Investigating the refrigerated performance shelf-life of high pressure treated, reduced sodium, low moisture part skim Mozzarella cheese

Monday, July 21, 2014: 4:00 PM
3501D (Kansas City Convention Center)
Mustafa Ozturk , University of Wisconsin-Madison, Madison, WI
Selvarani Govindasamy-Lucey , Wisconsin Center for Dairy Research, Madison, WI
Yanjie Lu , Wisconsin Center for Dairy Research, Madison, WI
John J Jaeggi , Wisconsin Center for Dairy Research, Madison, WI
Mark E Johnson , Wisconsin Center for Dairy Research, Madison, WI
John A Lucey , University of Wisconsin - Madison, Madison, WI
Abstract Text: Physical, or performance, properties of low moisture part skim (LMPS) Mozzarella cheese are acceptable for only a relatively short time period (e.g. 4-6 wk) when stored under refrigeration conditions (4oC). During longer term storage (such as for exporting), cheese becomes soft and pasty due to physicochemical changes in para-casein matrix and ongoing protein breakdown, which results in poor shredding properties for unmelted cheese. We proposed that the performance and sensory properties of reduced Na LMPS-Mozzarella cheese could be extended by decreasing microbial and enzymatic activity with the application of high hydrostatic pressure (HHP). Camel chymosin was also used as a coagulant to help reduce cheese proteolysis. Average composition of reduced Na (1.0±0.1% NaCl) LMPS-Mozzarella cheeses were 48.6±0.7% moisture, 22.6±0.4% fat, and 24.4±0.7% protein. Cheeses were divided into three groups randomly after manufacture and stored at ~4oC. One group was non-pressurized and kept as control. Two wk after manufacture, the two groups of cheese samples were HHP-treated at 500 or 600 MPa for 3 min. Analysis was performed at 2, 4, 6, 8, 12, 16, and 20 wk after cheese manufacture. Texture profile analysis (TPA) and dynamic low-amplitude oscillatory rheology was used to monitor cheese functionality during ripening. Quantitative descriptive analysis was conducted with 9 trained panelists to evaluate texture and flavor attributes using a 15 point scale. Pressure treatments at 500 and 600 MPa resulted in ~1 and ~2 log reduction in starter culture numbers at 2 wk of ripening, respectively, compared to control cheese. High pressure treatment of LMPS-Mozzarella cheese resulted in an initial (at 2 wk of ripening) increase (P < 0.05) in pH values; however, by 4 wk of ripening we did not observe any statistical difference in pH values between control and HHP-treated samples. At 2 wk of ripening, pressure treatment significantly (P < 0.05) decreased cheese hardness; however, by 16 wk the 600 MPa HHP-treated cheeses exhibited significantly (P < 0.05) higher TPA hardness values compared to control. Sensory panels also indicated that by 16 wk of age, the 600 MPa HHP-treated sample was significantly (P < 0.05) firmer than the control. Pizza panels indicated that 600 MPa HHP-treated cheese was significantly (P < 0.05) chewier and exhibited lower blister quantity and higher strand thickness compared to control. Pressures of 600 MPa produced LMPS-Mozzarella cheese with acceptable performance on pizza for a greatly extended refrigerated storage period.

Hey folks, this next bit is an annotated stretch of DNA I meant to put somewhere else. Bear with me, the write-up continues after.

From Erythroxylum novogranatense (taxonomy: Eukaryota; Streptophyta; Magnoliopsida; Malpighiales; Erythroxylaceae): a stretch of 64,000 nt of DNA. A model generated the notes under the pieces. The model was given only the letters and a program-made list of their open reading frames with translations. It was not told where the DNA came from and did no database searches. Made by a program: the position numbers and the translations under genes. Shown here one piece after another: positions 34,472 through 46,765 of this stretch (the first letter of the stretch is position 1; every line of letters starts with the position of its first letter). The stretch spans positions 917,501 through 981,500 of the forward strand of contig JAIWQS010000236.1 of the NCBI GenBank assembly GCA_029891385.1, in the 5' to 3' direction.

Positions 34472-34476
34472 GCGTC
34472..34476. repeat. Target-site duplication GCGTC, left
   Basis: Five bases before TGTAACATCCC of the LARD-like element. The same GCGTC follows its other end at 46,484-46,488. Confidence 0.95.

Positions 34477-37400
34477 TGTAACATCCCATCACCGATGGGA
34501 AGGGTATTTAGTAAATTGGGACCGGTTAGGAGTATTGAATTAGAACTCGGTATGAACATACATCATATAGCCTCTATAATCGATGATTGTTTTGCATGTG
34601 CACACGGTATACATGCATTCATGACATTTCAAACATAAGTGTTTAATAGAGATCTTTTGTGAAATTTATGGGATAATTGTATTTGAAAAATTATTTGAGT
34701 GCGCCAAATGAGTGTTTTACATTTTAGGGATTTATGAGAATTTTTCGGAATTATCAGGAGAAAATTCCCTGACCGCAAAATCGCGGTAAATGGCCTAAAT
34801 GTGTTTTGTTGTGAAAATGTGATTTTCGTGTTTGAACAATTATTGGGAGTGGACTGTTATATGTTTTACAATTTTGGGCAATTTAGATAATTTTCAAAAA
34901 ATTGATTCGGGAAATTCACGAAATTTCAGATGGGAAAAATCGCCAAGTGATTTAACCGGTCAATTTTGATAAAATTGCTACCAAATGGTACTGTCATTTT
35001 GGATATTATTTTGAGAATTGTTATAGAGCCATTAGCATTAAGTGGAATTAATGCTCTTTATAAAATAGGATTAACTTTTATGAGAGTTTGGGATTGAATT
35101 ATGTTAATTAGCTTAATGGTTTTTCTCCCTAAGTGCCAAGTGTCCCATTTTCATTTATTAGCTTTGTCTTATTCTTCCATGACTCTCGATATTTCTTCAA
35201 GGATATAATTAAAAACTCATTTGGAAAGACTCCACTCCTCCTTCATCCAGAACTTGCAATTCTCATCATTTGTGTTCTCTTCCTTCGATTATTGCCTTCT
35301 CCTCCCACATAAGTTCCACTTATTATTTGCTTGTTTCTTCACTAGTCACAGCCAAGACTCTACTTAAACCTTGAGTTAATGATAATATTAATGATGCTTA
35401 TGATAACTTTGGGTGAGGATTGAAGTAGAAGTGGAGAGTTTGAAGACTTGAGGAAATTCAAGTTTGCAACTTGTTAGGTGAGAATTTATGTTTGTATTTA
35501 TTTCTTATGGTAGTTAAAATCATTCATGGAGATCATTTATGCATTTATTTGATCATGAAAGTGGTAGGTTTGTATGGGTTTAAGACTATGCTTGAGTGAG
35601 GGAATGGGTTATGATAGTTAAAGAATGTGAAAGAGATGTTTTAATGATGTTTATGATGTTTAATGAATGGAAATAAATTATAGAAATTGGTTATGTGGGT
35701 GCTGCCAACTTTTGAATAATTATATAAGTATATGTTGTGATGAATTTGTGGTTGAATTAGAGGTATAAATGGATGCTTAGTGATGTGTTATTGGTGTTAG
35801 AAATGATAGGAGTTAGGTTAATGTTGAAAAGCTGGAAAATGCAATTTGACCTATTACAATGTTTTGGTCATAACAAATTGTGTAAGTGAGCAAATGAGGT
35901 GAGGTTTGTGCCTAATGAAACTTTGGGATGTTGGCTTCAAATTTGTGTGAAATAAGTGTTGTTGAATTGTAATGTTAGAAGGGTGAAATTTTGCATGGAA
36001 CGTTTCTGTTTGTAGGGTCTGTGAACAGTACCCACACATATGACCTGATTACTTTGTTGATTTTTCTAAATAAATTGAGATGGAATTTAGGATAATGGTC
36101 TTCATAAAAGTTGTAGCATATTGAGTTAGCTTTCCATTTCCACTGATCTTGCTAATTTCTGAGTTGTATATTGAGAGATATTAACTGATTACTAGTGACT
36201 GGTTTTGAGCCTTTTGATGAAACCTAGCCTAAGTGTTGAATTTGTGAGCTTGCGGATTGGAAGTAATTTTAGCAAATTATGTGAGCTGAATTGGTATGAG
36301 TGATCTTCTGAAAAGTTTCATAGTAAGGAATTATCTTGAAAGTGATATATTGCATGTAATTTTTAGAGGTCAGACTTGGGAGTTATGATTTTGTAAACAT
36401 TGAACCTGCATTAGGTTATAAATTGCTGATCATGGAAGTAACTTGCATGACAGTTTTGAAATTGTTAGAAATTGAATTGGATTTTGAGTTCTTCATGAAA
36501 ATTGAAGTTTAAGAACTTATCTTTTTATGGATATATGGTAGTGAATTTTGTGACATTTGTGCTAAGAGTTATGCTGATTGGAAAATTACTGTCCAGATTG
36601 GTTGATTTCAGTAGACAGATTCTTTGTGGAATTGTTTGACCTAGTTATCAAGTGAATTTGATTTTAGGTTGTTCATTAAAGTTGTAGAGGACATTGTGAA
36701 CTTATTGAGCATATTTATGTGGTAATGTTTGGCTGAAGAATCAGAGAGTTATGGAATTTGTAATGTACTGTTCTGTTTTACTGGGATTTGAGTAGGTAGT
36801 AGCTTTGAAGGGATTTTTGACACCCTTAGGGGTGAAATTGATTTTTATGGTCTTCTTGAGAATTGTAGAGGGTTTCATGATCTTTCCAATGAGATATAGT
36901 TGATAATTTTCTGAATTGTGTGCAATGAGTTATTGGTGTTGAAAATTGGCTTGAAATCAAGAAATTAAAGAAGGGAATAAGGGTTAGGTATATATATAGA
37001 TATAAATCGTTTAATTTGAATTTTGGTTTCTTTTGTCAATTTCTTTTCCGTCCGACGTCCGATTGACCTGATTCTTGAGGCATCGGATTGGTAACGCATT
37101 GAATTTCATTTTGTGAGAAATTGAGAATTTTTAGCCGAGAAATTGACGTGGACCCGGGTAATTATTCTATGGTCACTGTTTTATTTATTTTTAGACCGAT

Keywords: High pressure, reduced sodium, camel chymosin